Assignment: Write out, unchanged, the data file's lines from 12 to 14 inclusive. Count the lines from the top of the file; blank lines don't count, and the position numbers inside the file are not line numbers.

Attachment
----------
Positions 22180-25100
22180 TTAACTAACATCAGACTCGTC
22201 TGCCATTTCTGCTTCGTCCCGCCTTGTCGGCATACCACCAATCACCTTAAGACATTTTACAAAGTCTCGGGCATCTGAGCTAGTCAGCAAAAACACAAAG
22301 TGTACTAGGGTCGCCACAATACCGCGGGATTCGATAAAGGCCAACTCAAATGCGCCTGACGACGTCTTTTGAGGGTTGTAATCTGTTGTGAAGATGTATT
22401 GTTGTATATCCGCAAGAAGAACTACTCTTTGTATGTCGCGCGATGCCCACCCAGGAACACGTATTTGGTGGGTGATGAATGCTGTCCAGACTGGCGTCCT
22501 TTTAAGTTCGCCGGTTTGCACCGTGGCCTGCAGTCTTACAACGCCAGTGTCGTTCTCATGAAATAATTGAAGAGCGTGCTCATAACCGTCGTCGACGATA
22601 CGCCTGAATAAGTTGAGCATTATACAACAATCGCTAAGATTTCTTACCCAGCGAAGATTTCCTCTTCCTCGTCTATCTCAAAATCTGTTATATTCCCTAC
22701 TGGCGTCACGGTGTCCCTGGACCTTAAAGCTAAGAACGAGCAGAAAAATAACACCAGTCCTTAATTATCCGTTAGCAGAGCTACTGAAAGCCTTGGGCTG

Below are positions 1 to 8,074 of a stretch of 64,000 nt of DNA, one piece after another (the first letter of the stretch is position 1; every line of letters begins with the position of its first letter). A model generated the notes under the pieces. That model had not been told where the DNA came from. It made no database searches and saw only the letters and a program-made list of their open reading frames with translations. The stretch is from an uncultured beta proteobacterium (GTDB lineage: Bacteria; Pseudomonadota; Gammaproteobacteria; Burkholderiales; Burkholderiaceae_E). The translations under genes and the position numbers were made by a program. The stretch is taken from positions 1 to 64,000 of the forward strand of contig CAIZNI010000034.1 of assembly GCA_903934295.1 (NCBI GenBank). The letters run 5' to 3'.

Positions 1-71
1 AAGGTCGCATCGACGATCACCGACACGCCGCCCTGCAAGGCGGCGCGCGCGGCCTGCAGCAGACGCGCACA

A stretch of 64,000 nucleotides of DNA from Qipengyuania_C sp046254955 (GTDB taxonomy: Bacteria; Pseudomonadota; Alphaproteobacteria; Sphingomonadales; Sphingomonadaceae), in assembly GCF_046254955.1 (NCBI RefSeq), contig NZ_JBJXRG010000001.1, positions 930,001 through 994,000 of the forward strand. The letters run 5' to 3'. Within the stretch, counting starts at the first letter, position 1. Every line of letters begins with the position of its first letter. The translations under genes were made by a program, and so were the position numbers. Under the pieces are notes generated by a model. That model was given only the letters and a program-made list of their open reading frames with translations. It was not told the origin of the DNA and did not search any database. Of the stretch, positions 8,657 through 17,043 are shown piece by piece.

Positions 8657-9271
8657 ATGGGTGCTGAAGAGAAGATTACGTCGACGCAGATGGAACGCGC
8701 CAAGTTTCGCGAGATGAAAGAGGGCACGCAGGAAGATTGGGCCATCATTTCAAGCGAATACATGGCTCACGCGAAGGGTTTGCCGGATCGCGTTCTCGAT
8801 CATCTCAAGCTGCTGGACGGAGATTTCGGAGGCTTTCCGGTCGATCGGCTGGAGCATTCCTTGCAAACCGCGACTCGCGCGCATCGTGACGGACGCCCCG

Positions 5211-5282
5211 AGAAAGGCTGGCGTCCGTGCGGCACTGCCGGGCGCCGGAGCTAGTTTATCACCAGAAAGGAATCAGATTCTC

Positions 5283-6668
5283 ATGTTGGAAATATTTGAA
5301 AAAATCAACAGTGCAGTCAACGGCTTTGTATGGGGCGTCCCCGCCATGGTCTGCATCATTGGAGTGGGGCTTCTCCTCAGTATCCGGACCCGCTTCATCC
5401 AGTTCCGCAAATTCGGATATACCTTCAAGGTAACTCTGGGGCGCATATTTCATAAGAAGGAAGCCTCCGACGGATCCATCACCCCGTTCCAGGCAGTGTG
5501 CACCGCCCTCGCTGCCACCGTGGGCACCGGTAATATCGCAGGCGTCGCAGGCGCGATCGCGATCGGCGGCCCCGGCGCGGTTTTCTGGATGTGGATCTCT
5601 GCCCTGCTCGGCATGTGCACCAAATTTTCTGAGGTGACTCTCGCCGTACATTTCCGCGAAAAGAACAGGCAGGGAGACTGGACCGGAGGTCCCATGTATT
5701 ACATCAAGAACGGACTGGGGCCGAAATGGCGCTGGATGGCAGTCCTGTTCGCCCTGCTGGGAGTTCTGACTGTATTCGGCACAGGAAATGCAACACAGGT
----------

A stretch of 64,000 nucleotides of DNA from Qipengyuania_C sp046254955 (GTDB taxonomy: Bacteria; Pseudomonadota; Alphaproteobacteria; Sphingomonadales; Sphingomonadaceae), in assembly GCF_046254955.1 (NCBI RefSeq), contig NZ_JBJXRG010000001.1, positions 930,001 through 994,000 of the forward strand. The letters run 5' to 3'. Within the stretch, counting starts at the first letter, position 1. Every line of letters begins with the position of its first letter. The translations under genes were made by a program, and so were the position numbers. Under the pieces are notes generated by a model. That model was given only the letters and a program-made list of their open reading frames with translations. It was not told the origin of the DNA and did not search any database. Of the stretch, positions 8,657 through 17,043 are shown piece by piece.

Positions 8657-9271
8657 ATGGGTGCTGAAGAGAAGATTACGTCGACGCAGATGGAACGCGC